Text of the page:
It will not surprise regular readers that all this determining is done by members of the Affective Functionary Faction, government agents who keep watch over how people feel. In Michigan:

The emotionally impaired shall be determined through manifestation of behavioral problems primarily in the affective domain, which adversely affect the person's education to the extent that the person cannot profit from regular learning experiences. . . .

The wonderful thing about that Affective Domain, and what makes it both the Lotus Land and the Happy Hunting Ground of educationists and other pseudo-scientists, is that there is no Bureau of Weights and Measures in that fair land. To weigh, to count, and thus to find wanting, are the appropriate, normal, and profitably adaptive behaviors of those whose greasy thumbs are on the scale.

Cardinal Richelieu, who was a member of an Affective Functionary Faction in his time, knew how to determine maladaptive behaviors too. "If you give me six sentences written by the most innocent of men," he said, "I will find something in them with which to hang him." What can it mean for our times that a wily conniver of the bad old days suddenly sounds so refreshingly honest?

[VI:4, April 1982]


The I of the Beholder

I have now reigned above fifty years in victory and peace, beloved by my subjects, dreaded my enemies, respected by my allies. Riches and honors, power and pleasure, have waited on my call, nor does any earthly blessing appear to be wanting for my felicity. I have diligently numbered the days of pure and genuine happiness which have fallen to my lot. They amount to fourteen.

Abd-ar-Rahman III

You have no more right to consume happiness without producing it than to consume wealth without producing it.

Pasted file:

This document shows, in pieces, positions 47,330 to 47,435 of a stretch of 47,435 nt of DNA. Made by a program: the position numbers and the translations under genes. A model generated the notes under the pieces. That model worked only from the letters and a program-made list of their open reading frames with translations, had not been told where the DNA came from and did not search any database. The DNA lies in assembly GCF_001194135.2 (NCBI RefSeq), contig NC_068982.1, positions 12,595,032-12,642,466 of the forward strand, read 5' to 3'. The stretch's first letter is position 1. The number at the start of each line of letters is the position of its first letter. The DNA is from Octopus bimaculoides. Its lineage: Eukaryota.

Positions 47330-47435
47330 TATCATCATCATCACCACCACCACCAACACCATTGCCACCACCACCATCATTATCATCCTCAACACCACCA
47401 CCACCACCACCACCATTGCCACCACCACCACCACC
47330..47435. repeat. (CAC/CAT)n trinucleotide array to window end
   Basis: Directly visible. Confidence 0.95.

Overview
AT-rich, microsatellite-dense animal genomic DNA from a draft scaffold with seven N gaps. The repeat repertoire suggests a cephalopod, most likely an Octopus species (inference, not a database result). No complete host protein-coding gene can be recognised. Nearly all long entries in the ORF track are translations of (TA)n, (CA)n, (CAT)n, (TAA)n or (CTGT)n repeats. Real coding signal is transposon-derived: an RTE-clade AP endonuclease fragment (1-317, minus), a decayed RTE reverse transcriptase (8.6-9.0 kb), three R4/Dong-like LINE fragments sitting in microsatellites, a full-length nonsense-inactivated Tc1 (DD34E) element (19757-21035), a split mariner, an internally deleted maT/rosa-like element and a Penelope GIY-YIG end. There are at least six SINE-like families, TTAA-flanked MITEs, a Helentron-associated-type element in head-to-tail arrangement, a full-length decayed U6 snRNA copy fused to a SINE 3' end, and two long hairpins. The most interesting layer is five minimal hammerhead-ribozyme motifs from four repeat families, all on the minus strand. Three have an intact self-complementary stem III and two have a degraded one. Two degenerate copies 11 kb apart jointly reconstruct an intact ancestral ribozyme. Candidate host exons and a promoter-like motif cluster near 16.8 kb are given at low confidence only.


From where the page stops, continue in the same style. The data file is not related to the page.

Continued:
G. B. Shaw

Indeed, we all wish to be happy, even when we live in such a way as to make happiness impossible.

St. Augustine

HERE are some excerpts from a questionnaire called "Perceptions of Sex Equity for Women Faculty at Virginia Tech":

This section relates to your general feelings of satisfaction with your personal work situation as a Virginia Tech faculty member. In terms of your personal situation at Virginia Tech, how satisfied are you that . . .

This section relates to your perceptions of bias against women faculty at the University and attempts to identify areas where inequities may exist. Do you feel that problems of bias against faculty women exist at Virginia Tech in the following areas . . .

This section relates to your feelings about the treatment that faculty women would receive if they voiced concern about sexual harassment or discrimination. Do you feel that women faculty at Virginia Tech would get a fair hearing on concerns about sexual harassment or discrimination in the following places . . .

Virginia Tech is an affirmative action employer. This section relates to your perceptions of the success of the various affirmative action efforts with respect to women faculty. How successful has Virginia Tech been at ensuring that . . .

This section relates to your feelings about the need for additional efforts to ensure equitable treatment for Virginia Tech women faculty. How desirable do you feel it is for Virginia Tech to commit resources to make additional efforts to . . .